06 November 2008


I would so not be posting tonight if i didn't have to. I can't bail on a challenge this early in the month!

I had a crappy day. I'm sick, in that i have a cold. work was blah. I'm tired of it and i'm tired of dealing with R. I'm tired of struggling.

so that's kinda that.

Currently: watching The Daily Show from last night.

05 November 2008

04 November 2008

So It Begins

I've already nibbled off most of my nails. just to do something, i'm submitting myself to the DMV to reregister my car. I'll probably post another few times as well.

On another note...I completely agree with Rachel Maddow.

I was pretty lucky: my schedule allows me to have Fridays off so I went to early vote at about 10 am at the local library a couple weeks ago. I waited about 10 minutes though i was prepared to wait much longer. Some friends in Rutherford County waited about 45 minutes. But what about Memphis? what about today? I figure an hour wait is about the limit of what people consider tolerable but that should be at it's LONGEST point. It is ridiculous.

03 November 2008

Pre-Election Day Begging!

Let's all be Steeler fans tonight!

Go read Andi's post for Obama. She's way more eloquent than i'll ever be.

Cross your fingers!

Should i go buy some champagne or not? I don't want to jinx anything.

I'm not sure i'm going to have any fingernails left either. I'm so nervous, i feel like i did in high school before a play. I'm so glad i've taken tomorrow off; i'm going to be useless.

go vote. vote Obama. Vote Democrat. please!

02 November 2008

Quick Update

So i'm posting a fast update on the ongoing challenges and total books for the year.

Total: 92 books, 33 were non-fiction and 71 were library books.

TBR Challenge: Read 7/12, remaining 5 have to be done before 12/31/08
Russian Reading Challenge: 3 and a half done out of 4, due 12/31/08
YA Challenge: 11/12, also 12/31/08
Science Book Challenge: 2/3 done, 12/31/08
What's in a Name Challenge: ugh, still 2/6 and i don't think i'll make another 4 for this too!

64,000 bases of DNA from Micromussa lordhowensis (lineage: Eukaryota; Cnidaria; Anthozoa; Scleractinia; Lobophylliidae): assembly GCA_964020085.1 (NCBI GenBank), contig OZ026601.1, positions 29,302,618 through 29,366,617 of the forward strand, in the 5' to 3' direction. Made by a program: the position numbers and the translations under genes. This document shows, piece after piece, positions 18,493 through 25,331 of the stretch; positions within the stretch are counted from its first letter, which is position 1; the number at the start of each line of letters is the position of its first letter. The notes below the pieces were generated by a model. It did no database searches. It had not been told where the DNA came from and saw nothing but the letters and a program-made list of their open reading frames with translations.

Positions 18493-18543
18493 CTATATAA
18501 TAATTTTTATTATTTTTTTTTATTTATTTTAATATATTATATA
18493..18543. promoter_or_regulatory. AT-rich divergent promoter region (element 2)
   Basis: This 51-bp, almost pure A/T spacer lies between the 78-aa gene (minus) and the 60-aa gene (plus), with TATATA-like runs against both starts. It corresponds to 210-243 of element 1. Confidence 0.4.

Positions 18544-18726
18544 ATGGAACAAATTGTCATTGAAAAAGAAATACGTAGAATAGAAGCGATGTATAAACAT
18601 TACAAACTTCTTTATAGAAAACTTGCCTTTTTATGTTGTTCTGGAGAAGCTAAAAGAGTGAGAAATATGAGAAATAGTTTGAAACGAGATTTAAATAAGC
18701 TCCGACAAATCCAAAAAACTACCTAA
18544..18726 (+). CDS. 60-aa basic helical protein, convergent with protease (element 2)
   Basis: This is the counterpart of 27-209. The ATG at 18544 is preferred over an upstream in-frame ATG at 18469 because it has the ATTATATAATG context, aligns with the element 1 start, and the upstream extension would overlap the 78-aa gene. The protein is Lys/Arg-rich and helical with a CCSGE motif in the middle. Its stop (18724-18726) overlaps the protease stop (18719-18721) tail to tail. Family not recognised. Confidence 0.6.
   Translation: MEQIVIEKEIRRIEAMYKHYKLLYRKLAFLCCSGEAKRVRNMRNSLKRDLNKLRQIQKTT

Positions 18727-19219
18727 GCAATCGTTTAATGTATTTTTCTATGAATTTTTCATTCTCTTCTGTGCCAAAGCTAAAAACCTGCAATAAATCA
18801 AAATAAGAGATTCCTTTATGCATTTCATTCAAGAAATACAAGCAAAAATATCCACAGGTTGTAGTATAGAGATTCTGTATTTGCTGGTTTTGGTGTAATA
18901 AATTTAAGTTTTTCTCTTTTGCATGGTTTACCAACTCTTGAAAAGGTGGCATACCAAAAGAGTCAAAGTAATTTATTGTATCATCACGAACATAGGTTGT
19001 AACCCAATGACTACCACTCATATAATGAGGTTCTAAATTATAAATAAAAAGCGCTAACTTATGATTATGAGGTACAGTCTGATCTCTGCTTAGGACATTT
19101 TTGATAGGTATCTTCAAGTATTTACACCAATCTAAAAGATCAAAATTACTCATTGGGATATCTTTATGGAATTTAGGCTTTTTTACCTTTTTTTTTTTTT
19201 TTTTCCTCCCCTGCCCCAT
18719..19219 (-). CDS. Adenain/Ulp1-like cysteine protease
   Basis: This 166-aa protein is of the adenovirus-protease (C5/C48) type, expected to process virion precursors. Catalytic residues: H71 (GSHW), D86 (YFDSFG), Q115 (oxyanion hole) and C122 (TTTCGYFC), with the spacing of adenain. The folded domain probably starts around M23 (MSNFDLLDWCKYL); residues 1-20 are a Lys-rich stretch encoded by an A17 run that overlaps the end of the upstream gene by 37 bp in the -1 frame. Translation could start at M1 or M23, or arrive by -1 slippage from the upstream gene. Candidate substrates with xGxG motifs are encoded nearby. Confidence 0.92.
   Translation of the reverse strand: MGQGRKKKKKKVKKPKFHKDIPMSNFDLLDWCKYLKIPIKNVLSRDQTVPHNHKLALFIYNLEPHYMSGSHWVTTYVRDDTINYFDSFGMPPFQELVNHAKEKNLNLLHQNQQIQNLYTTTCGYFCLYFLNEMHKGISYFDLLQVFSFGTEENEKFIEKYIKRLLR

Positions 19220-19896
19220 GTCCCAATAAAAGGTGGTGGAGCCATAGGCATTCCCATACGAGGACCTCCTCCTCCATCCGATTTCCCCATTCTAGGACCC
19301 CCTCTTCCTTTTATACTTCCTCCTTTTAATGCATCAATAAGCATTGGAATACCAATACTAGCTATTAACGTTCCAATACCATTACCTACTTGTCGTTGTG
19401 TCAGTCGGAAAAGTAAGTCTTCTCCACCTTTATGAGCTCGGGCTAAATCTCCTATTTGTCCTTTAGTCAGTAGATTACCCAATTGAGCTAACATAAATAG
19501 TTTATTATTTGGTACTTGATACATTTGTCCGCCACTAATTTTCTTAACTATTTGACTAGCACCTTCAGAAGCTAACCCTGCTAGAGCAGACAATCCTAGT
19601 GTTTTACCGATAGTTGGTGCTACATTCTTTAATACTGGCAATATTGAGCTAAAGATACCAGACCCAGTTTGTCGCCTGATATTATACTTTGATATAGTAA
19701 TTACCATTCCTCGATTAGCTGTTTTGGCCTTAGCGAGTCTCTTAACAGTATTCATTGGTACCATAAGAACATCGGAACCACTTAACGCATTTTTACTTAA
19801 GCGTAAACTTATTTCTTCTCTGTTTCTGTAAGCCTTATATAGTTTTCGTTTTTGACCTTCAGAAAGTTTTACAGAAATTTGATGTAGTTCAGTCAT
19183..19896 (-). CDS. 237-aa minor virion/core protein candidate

1% Well Read Challenge: 4/10 read, but i have through 2/28/09.

so i've got 11 and a half books to read before the end of the year if i want to finish all these. I think i may just concentrate on TBR and let the Name challenge go. I've got 6 library books out now too, though i can use one as part of the Science challenge. and then there are 2 other ERCs i haven't read yet. ACK!


Is it awful that last night instead of doing some reading i was browsing A Novel Challenge to see what's up for next year?

And thanks thanks thanks! sometime between posting yesterday and today i've gone over 9k total hits! you guys are awesome.

01 November 2008

As if I don't have enough going on...

I decided to join NaBloPoMo this month. It's Chris's (from Stuff as Dreams) fault. He mentioned it, so i looked it up, then i joined up. *sigh* hey, though, this post counts as 1!

I'm going to talk about college football. First off, i understand why Texas is ranked #1 right now; they beat another #1 team and haven't lost to anyone else. I fully admit that they are fun to watch, that they're quarterback has a great name, that they've come through in some close-ish games.

But i also know that if they played Florida, Alabama, or LSU they'd get their ass kicked.

Yes, i'm pro-SEC football. We have this little thing called DEFENSE in our conference. You don't normally get 80, 90 total point games. Sure, Georgia managed to do little to stop Florida this afternoon. Sure, we cannibalize ourselves and make some solid teams look poor due to the record. Yeah, Vandy could probably do great in the Big East or Conference USA and the only reason they aren't over there is to boost graduation rates and GPAs. But you can pick any SEC game, any weekend and you're probably going to see a game, a real competition, not a Heisman candidate highlight reel or 2nd stringers in the game the entire second half. We've done incredibly well in the bowls the last several years (7-2 last year) and we've won 4 of the National Championships since that started.

not bad huh.

31 October 2008

Happy Halloween!

Tonight, i shall imbibe warm witches brew and consume raw, dead fishes. After which i will see a revival showing of The Shining.